Computer Vision Syndrome



  Eye Care

New technology also brings new problems. Looking at a computer screen or video display unit for eight hours or more each day can be pretty stressful. This leads to problems with your eyes as well as with your posture.

CVS is defined as a complex of eye and vision disorders related to near work, which is experienced during or related to computer usage.

CVS is the single largest health hazard related to computer work today. If you are the kind of person who spends most of the time working on the computer everyday, you are likely to suffer from CVS. An estimated 800 million people in the world already do. Ignoring CVS can prove to be very costly, as it is known to cause serious immediate and long-term health problems.

What is Computer Vision Syndrome?
When working on the computer, your eyes move from the screen to the keyboard to your presentation on the table about 25,000 times. While doing this, your eyes are exposed to different intensities and frequencies of flicker of light. To survive this task, your eyes are required to adjust to the flicker of the monitor, accommodate (to remove blurred images), converge (to remove double images) and adapt (to various luminance's) 25,000 times a day approximately.

The strain your eyes are subjected to is equivalent of doing 50 push-ups every minute day-in and day-out. But the ordeal does not end there. Tired and beaten, your eyes are further punished by the harsh glare of the computer screen.

How Soon Does CVS Develop? Because working on a computer is a visually demanding task, often in a compromised visual environment, various forms of discomfort and decreased performance occurs.

1 hour / day 27%
1-2 hours 72%
2-3 hours 85%
3-4 hours 100%

Some of the common symptoms of CVS include:

  • Eye strain (sore eyes or eye fatigue)

  • Headache

  • Blurred vision

  • Slowness in changing the focus of eyes (distance to near and back)

  • Blur in the distance after near work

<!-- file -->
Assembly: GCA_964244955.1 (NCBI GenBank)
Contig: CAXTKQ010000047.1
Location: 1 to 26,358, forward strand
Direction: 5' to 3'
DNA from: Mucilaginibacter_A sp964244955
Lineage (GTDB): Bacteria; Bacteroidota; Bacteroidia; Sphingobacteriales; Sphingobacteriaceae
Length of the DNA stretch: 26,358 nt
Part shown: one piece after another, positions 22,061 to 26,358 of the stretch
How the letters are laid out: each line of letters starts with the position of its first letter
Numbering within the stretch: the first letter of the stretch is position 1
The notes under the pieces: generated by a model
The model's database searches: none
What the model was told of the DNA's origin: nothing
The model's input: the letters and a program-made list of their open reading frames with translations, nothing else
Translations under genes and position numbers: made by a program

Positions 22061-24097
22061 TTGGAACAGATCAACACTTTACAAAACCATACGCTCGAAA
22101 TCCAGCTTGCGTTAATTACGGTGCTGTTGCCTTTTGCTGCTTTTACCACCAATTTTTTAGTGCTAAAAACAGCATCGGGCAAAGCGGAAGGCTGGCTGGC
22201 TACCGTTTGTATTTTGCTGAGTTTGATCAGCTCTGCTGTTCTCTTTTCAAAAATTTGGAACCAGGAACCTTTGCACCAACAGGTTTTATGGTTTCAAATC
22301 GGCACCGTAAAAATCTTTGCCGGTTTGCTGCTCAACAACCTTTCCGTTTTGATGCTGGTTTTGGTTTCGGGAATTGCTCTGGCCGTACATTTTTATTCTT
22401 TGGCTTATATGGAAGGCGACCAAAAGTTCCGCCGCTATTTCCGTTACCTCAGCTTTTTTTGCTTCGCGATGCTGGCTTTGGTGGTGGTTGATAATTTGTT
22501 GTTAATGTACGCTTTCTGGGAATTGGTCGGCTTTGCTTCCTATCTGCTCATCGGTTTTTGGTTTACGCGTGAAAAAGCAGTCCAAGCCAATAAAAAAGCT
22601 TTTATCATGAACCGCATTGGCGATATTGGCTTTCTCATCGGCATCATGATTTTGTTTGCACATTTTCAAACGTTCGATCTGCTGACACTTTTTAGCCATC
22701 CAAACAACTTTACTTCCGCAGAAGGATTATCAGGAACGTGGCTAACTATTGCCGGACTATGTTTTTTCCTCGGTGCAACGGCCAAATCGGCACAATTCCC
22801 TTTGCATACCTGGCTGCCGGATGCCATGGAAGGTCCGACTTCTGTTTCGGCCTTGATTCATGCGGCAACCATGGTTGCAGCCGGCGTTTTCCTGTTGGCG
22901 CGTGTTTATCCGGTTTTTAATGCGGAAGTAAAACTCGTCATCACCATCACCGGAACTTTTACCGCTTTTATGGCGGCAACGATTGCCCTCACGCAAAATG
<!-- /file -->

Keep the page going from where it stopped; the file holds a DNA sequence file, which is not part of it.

• Glare (light) sensitivity

  • Eye irritation (burning, dryness, redness)

  • Contact-lens discomfort

  • Neck and shoulder pain

  • Back pain

The best way to avoid CVS is to take corrective action immediately by designing an ergonomically correct work place. That means proper lighting conditions that do not strain the eye, monitor level slightly lower than the line of vision, arm and palm rests to ease the pressure while typing, and an anti-glare screen if possible.

A few simple rules you can follow to ease the eye-fatigue while working on the video display terminal:

  • After every half hour, break eye contact with the computer display. Look out of the window or just walk around.

  • As the blink rate goes down while working on a computer, lubricating drops can be used to alleviate symptoms.

  • Use glasses that have an anti-glare coating.

  • Maintain a comfortable reading distance from the computer display. Do not peer into it. 2 to 2.5 feet (55-75 cm) is a safe distance

  • See that the lighting in the room is indirect and diffused.

  • A periodic checkup with an eye specialist to monitor any invisible injury to the eyes.

Eye problems

  • Dry eyes
  • Redness or irritation in the eyes
  • Discomfort for contact lens users
  • Eye fatigue

Precautions to be taken

  • For dry eyes, you can use artificial tears to wet the eyes
  • The most convenient position for our gaze is to look a few inches below eye level. When you are seeing at this level the shoulders, neck and eyes are at a comfortable position. Seeing things above eye level means craning your neck and opening your eyes wider than you normally do. Sitting like this through the day and for months or years together will create vision and posture problems. Lower your computer monitor 4-8 inches below your eye level.
  • Blink consciously every five minutes.
  • Take a two-minute break each half hour. Shut your eyes and roll the eyeballs behind closed lids.

Workstation arrangement

  • The monitor must be 20–30 inches from your face. This is considered ideal distance. If the distance is greater or less than this, it could indicate the presence of eye problems or cause problems in vision and posture eventually.
  • The monitor must be straight in front of you. Do not keep it at an angle.
  • The centre of the screen should be 6 inches below eye level.
  • The illumination should be such that the light does not reflect from the computer screen. If bright light from the window falls directly on to the screen, rotate your work station to avoid it. If this is not possible, sadly, you have to tone down the light coming in with blinds or shutters. Similarly with florescent lights. It is good to have your work area well lit but it becomes pointless if the bright lights are going to bounce off the computer screen.
  • Bright lights at the periphery of vision and from directly overhead may also be irritants. Organize the lighting so that the illumination is comfortable for you.

Corrective equipment

  • Computer glasses or spectacles with anti-reflective coatings can be used.
  • Anti-reflective screens can be fitted on to your monitor.

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